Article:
who was born in 1825 in Chesterfield , the oldest of six children
of William Burkitt a maltster and his wife Ellen. He went into his
father's business as a corn merchant and maltster. By 1851, he had
moved to King's Lynn in Norfolk, while one of his younger brothers,
Samuel (born in 1830) stayed behind to run the Chesterfield end
of the business, and eventually went into partnership with William
under the name of W. & S. Burkitt.
a few details of the business activities of W. & S. Burkitt survive.
Their principal premises were in Purfleet Place and Queen Street
in Lynn, Saltergate in Chesterfield and Langwith, Nottinghamshire,
the last-named having a railway siding connected to the Midland
and Manchester, Sheffield & Lincolnshire Railways. They imported
grain and feedstuffs; the steamer "Wick Bay" went aground near the
Daisley beacon in December 1889 while approaching Lynn with a cargo
of cattle cake and maize from Baltimore for them. The Burkitts would
also have been well placed to meet the growing demand for malt from
the industrial-scale breweries of the East Midlands, and with a
siding off the King's Lynn docks railway were able to serve their
customers by either rail or barge.
Burkitt's adopted hometown of Lynn is situated in the middle of
the Fens where the river Great Ouse enters the Wash. It had once
been an important port, but in the early decades of the nineteenth
century had experienced a period of genteel decline. This was rudely
shattered by the opening of railways to Ely in 1847 and to Wisbech
and Dereham in 1848, all of which were amalgamated into the Great
Eastern Railway in 1862. The Lynn and Sutton Bridge Railway, opened
in 1866, was the start of a long-drawn-out campaign to break the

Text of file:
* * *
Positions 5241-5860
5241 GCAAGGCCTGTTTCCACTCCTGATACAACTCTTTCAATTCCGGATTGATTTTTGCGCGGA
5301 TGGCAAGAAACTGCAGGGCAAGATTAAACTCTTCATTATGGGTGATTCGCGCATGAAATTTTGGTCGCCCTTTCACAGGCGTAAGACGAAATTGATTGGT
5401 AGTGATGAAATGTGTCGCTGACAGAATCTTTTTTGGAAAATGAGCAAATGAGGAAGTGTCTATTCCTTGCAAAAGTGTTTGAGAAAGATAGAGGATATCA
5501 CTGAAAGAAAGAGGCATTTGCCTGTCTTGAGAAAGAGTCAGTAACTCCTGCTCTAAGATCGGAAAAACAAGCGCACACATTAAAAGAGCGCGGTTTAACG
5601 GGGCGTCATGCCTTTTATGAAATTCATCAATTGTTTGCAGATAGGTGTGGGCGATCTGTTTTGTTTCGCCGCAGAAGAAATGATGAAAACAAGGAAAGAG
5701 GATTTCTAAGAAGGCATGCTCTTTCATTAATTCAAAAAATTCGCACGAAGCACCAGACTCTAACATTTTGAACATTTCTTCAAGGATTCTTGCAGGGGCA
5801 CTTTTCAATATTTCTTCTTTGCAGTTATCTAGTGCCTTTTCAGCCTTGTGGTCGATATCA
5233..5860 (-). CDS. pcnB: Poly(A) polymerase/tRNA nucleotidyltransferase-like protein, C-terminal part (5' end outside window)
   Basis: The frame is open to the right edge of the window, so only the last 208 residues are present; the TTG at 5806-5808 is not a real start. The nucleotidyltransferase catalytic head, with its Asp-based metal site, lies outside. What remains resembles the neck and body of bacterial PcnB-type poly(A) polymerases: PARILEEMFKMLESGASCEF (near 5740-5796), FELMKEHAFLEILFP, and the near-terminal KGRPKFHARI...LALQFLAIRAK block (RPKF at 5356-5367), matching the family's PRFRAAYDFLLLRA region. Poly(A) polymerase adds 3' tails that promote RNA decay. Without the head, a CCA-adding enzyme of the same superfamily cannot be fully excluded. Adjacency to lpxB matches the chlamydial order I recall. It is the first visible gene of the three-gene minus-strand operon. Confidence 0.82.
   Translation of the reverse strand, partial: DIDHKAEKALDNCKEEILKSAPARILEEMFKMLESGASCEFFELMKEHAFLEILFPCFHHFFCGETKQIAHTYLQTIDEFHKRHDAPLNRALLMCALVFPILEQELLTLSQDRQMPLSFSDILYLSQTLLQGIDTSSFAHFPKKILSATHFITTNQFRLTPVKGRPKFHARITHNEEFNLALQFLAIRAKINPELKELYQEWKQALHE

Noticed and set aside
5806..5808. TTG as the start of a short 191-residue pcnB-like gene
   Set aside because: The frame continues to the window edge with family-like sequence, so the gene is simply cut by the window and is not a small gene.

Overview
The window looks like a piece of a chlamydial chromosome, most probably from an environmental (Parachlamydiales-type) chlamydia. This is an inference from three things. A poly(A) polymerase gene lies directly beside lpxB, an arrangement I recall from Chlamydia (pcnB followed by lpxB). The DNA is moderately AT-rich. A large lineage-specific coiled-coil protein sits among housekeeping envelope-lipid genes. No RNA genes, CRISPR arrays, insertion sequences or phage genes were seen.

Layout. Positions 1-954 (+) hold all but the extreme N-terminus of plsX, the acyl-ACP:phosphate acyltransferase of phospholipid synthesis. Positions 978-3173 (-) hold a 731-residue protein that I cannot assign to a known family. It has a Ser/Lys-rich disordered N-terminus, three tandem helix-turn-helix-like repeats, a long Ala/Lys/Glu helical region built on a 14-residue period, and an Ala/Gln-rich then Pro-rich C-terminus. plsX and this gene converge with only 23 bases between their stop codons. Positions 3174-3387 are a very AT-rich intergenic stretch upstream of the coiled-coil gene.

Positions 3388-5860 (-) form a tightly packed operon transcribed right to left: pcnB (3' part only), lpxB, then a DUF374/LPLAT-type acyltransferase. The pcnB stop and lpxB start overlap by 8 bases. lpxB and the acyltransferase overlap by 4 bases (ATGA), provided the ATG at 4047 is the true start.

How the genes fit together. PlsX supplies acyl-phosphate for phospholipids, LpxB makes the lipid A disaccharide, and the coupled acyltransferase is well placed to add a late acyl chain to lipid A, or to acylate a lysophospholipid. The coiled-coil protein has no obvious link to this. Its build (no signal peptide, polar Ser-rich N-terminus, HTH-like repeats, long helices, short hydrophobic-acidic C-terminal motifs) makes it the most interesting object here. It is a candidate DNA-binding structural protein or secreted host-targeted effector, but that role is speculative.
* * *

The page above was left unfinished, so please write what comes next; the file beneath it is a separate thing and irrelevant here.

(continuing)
Great Eastern's near monopoly in East Anglia, eventually forming
part of the Midland & Great Northern Joint Railway. The railways,
according to correspondents in the local press, opened a "breach
in the town walls" to admit "a new race of bustling individuals"
who supplanted the former "gentlemanly merchants".
Burkitt was certainly one of those "bustling individuals". Recognising
the importance of cheap transport for his business, he was one of
the promoters of the King's Lynn Docks & Railway Co. in 1865. He
remained a director of the company until 1888, during which time
it dredged out the old river channel to take larger ships, built
the Alexandra Dock (1869) and the Bentinck Dock (1883), owned warehouses
and mills, and laid down a three-quarter mile branch railway connecting
with the GER, which worked the docks railway by agreement. William
Burkitt also served two terms as mayor of the Borough of King's
Lynn (1863-64 and 1886-87) and was a magistrate and a director of
the local gas company. He married in 1881 at the age of 56 Emma
Rodwell Durrant; his wife, ten years his junior, died in 1892 and
William Burkitt paid for the restoration of the Trinity Chapel of
St Margaret's Church, of which he was a churchwarden, as a memorial
Burkitt himself died at the age of 81 on 7 June 1906, leaving an
estate valued at £219,501, a very substantial sum in those days.
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